If you really like Jennifer Garner, Kevin Smith, Juliette Lewis and/or fly fishing, go ahead and catch this one for a couple bucks' rental. If not, just release it and let it swim away. Its heart is kinda tiny.

"When you leave, I will follow / Anywhere that you tell me to..."

I've mentioned it and played it off for years, but it's time to come clean: I'm a fan of "Gilmore Girls." It's true. I say this with as little shame and/or guilt as possible. I, an unabashedly heterosexual man, am a fan of an undeniably girly hour-long WB/CW drama.

Last night was the series finale of the show, and I have to tell you, I was pretty sad. It occured to me to look at the clock during the last commercial break, and I was suddenly struck with the thought, "There's only ten more minutes of Gilmores ever." That bums me out.

So the show ended after seven years. There were eleventh-hour negotiations for a shortened eighth season, but they fell through for whatever reason that's being obscured and protected by the hordes of publicists and spokesfaces. And thus, what was supposed to be the season finale ended the show. I think they had a good idea that could happen, because the finale finished things up pretty well. Not perfectly, by any means, but pretty well.

So, as a tribute to this show I've been watching for the last 4 years or so straight through, here's a list of eight of my favorite things about "Gilmore Girls":

1) The "girls." Let's get this out of the way now--Lauren Graham and Alexis Bledel are beautiful women. I used to play this off as the only reason I watched the show "from time to time," but it was so much more than that. They're both wonderful actresses, and I REALLY believed them as mother and daughter. They clearly enjoyed each other in every scene together, and the (in)famous rapid-fire dialogue between them could not be topped on the "banter" scale. And there were a few different times throughout the show where you couldn't help but be jealous of one or both of their suitors, because these characters would just be fun to know and spend time with.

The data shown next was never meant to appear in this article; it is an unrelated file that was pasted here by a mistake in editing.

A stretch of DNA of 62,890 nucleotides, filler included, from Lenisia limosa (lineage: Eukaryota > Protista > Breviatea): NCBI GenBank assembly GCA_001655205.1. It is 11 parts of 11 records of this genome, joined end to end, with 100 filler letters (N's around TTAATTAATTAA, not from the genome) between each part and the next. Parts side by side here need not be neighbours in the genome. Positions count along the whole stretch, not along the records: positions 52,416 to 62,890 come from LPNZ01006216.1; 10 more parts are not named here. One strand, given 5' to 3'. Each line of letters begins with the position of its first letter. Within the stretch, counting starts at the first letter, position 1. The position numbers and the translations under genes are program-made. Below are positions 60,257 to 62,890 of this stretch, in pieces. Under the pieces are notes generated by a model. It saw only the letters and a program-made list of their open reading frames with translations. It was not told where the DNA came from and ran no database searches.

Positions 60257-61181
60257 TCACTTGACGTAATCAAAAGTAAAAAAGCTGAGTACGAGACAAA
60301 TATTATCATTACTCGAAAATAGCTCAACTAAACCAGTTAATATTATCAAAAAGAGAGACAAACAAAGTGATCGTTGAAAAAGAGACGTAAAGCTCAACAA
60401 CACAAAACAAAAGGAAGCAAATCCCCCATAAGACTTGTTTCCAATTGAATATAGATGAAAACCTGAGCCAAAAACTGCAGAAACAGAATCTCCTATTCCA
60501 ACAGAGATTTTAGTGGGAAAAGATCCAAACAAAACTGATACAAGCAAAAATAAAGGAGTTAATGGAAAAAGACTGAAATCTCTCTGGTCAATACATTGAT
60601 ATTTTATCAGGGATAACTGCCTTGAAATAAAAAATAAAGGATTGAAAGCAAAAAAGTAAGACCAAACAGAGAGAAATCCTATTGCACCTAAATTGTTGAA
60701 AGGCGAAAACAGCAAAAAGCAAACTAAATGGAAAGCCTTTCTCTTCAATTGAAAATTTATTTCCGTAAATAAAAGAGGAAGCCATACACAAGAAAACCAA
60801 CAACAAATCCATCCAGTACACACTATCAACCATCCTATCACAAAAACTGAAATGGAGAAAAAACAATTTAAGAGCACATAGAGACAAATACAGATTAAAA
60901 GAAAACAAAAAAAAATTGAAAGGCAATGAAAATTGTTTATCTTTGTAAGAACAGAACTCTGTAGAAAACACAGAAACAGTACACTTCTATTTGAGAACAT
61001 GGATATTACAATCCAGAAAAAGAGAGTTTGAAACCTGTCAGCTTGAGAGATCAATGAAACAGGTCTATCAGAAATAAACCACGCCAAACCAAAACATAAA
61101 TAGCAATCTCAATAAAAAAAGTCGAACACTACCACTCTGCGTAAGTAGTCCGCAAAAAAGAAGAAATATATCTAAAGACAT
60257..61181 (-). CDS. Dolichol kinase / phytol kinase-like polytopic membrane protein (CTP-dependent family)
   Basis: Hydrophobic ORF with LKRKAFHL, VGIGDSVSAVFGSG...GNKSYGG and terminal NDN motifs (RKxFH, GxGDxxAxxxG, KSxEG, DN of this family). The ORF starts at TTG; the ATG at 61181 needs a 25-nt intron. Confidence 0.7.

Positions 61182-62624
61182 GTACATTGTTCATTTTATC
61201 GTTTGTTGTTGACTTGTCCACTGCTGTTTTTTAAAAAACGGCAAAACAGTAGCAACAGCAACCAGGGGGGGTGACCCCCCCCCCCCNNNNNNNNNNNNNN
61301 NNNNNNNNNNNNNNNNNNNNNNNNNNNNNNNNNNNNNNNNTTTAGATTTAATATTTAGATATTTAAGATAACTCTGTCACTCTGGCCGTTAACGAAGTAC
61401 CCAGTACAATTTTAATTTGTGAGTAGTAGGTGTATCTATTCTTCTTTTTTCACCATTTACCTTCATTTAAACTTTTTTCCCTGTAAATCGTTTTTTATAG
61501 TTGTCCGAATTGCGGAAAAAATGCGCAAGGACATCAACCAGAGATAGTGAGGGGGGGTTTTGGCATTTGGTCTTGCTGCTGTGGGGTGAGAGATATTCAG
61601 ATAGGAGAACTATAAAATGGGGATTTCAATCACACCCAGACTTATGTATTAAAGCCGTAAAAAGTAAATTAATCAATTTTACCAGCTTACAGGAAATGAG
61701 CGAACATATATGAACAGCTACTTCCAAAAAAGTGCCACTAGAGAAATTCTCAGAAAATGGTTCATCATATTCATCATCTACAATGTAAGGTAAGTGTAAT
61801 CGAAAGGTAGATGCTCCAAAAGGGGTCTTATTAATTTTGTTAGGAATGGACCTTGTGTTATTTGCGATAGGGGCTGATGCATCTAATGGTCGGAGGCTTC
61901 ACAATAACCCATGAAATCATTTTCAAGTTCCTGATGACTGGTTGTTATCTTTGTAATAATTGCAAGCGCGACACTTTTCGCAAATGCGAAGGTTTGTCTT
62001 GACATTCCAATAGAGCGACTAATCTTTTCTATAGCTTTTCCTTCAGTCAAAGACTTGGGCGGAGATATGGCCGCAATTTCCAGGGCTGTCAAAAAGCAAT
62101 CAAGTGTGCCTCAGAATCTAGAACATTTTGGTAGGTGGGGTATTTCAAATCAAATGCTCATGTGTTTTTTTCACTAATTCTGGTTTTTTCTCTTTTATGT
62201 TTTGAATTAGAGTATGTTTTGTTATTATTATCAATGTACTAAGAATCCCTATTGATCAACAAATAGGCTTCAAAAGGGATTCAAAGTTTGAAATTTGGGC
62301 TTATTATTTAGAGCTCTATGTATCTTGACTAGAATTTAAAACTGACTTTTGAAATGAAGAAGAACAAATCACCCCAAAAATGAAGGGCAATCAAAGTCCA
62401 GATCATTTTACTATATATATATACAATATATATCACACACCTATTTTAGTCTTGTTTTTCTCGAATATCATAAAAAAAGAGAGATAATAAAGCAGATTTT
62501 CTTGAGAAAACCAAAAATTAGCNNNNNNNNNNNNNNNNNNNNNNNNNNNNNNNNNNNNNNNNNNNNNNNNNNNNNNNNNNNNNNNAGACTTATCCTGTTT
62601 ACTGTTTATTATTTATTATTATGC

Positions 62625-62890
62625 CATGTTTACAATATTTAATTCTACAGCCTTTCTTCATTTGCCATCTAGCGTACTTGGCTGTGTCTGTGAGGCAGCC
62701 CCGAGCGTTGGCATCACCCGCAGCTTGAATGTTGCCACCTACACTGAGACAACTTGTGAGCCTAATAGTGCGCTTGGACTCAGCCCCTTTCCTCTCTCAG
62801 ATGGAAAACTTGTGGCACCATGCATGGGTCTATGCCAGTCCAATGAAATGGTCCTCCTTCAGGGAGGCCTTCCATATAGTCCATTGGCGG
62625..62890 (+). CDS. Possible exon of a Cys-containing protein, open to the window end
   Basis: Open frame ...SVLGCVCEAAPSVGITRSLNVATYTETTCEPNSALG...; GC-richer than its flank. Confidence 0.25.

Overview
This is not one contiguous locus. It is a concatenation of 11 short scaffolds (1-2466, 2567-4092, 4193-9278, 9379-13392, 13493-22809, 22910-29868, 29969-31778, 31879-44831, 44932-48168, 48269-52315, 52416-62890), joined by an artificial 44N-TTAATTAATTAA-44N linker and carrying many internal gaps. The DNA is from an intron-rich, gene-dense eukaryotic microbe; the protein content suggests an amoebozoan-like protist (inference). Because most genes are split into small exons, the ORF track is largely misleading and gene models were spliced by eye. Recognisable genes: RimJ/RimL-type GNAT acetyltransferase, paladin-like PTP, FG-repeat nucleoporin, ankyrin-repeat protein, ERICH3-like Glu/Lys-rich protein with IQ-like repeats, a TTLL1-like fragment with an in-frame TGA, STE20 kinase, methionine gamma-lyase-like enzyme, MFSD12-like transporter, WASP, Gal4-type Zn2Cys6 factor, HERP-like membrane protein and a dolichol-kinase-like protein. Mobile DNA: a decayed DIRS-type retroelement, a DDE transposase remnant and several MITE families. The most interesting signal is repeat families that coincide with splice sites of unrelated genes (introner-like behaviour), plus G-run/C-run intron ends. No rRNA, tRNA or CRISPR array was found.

2) The grandparents. Kelly Bishop and Edward Hermann were hilarious as Lorelai's parents and Rory's grandparents, Richard and Emily Gilmore. Emily's pompous propriety was a hilarious juxtaposition to Lorelai's more bohemian parenting style. Yet, as the episode with Richard's heart attack revealed, it is often a show to cover up her insecurity and dependence on her husband. One of the few really great moments from this much-maligned last season was her breakdown in the hospital when she's confronted with the thought of being something other than Richard's wife. As for Richard, he was so amiable and good-natured throughout that his few moments of pride and anger were shocking and effective. He was not a perfect man, but had I not the grandfathers I had, I'd want him to be mine.

3) Lane and Zach. Lane Kim was Rory's best friend, the rock-and-roll child of a fundamentalist Christian mother. While her mother's religion was more than a few times used as a punchline, Lane exemplified the struggle of growing up in a religious household while trying to be "cool." While I'm not totally down with all of Lane's choices or attitudes, I can certainly relate. Then, Lane married Zach, the lead singer/guitarist in their band, "Hep Alien." And Zach became one of my favorite characters. His dopey optimism and willingness to put up with some of Mrs. Kim's crazyness. His kindness and easygoing nature, that won over even the grouchy diner guy. And how he loves his wife! Zach was another one of my favorite parts of this past season.

3a) Sebastian Bach as one of Zach and Lane's bandmates. I never would have thought that a former 80's rocker would fit so perfectly into this show. But SB was so into the role and clearly had such a good time with it, he just lit up the screen every time he appeared.